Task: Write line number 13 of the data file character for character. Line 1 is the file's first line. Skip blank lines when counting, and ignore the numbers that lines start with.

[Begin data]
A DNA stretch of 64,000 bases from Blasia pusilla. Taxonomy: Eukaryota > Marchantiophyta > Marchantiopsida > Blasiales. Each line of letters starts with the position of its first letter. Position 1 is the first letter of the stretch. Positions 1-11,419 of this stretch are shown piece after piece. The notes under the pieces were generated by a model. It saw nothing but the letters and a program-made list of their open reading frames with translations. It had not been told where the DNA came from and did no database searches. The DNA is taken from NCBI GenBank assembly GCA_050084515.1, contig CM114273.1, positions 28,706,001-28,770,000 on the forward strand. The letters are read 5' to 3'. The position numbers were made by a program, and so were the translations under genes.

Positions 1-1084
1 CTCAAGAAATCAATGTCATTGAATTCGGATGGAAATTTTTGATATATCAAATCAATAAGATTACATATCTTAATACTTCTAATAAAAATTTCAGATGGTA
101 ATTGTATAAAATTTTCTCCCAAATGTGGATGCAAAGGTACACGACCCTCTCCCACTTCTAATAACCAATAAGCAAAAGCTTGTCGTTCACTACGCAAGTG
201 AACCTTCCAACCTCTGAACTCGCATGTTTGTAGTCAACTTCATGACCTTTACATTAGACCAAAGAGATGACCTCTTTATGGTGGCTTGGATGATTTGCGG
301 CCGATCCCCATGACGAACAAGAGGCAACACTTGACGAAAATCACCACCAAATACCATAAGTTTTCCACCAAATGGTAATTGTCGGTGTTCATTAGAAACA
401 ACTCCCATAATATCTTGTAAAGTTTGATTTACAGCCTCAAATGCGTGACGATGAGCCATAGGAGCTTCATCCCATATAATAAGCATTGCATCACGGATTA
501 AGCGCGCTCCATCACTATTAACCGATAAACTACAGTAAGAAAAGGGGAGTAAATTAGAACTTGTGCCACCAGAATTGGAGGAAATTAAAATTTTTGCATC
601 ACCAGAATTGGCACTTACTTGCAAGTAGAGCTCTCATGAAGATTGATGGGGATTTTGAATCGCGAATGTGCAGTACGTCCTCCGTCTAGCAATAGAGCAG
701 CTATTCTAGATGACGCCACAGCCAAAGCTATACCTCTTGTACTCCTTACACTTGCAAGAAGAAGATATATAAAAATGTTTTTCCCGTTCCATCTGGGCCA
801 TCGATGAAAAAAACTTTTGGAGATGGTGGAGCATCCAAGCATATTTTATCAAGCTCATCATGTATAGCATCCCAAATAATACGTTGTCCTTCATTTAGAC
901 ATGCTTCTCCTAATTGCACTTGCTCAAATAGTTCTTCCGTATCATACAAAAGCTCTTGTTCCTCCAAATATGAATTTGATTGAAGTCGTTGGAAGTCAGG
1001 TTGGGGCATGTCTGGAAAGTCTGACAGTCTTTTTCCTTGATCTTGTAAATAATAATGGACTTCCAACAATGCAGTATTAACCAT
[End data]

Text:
1001 TTGGGGCATGTCTGGAAAGTCTGACAGTCTTTTTCCTTGATCTTGTAAATAATAATGGACTTCCAACAATGCAGTATTAACCAT